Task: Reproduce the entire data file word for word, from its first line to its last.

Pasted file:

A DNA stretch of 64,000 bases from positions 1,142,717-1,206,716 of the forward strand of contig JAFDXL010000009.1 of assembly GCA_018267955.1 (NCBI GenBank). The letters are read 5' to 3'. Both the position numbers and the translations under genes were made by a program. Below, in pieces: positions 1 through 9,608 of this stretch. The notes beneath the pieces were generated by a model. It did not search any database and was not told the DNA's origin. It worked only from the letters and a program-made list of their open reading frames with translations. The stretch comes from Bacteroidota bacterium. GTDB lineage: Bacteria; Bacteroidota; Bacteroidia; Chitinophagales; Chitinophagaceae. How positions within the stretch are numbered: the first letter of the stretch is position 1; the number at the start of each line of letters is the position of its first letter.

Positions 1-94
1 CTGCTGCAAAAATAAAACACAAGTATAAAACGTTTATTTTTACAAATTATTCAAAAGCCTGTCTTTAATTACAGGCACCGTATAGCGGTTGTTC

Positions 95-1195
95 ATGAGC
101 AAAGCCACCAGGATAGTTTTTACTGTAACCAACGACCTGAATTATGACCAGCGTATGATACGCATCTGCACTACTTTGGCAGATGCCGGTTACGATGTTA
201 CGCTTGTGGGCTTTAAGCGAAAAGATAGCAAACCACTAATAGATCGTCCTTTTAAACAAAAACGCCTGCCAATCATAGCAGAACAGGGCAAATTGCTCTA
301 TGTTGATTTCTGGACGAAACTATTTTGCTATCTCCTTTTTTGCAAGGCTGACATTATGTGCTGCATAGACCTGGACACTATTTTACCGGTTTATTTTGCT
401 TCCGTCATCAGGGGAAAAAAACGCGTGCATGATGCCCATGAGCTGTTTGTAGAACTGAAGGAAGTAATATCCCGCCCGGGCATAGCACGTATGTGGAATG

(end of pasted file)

A DNA stretch of 64,000 bases from positions 1,142,717-1,206,716 of the forward strand of contig JAFDXL010000009.1 of assembly GCA_018267955.1 (NCBI GenBank). The letters are read 5' to 3'. Both the position numbers and the translations under genes were made by a program. Below, in pieces: positions 1 through 9,608 of this stretch. The notes beneath the pieces were generated by a model. It did not search any database and was not told the DNA's origin. It worked only from the letters and a program-made list of their open reading frames with translations. The stretch comes from Bacteroidota bacterium. GTDB lineage: Bacteria; Bacteroidota; Bacteroidia; Chitinophagales; Chitinophagaceae. How positions within the stretch are numbered: the first letter of the stretch is position 1; the number at the start of each line of letters is the position of its first letter.

Positions 1-94
1 CTGCTGCAAAAATAAAACACAAGTATAAAACGTTTATTTTTACAAATTATTCAAAAGCCTGTCTTTAATTACAGGCACCGTATAGCGGTTGTTC

Positions 95-1195
95 ATGAGC
101 AAAGCCACCAGGATAGTTTTTACTGTAACCAACGACCTGAATTATGACCAGCGTATGATACGCATCTGCACTACTTTGGCAGATGCCGGTTACGATGTTA
201 CGCTTGTGGGCTTTAAGCGAAAAGATAGCAAACCACTAATAGATCGTCCTTTTAAACAAAAACGCCTGCCAATCATAGCAGAACAGGGCAAATTGCTCTA
301 TGTTGATTTCTGGACGAAACTATTTTGCTATCTCCTTTTTTGCAAGGCTGACATTATGTGCTGCATAGACCTGGACACTATTTTACCGGTTTATTTTGCT
401 TCCGTCATCAGGGGAAAAAAACGCGTGCATGATGCCCATGAGCTGTTTGTAGAACTGAAGGAAGTAATATCCCGCCCGGGCATAGCACGTATGTGGAATG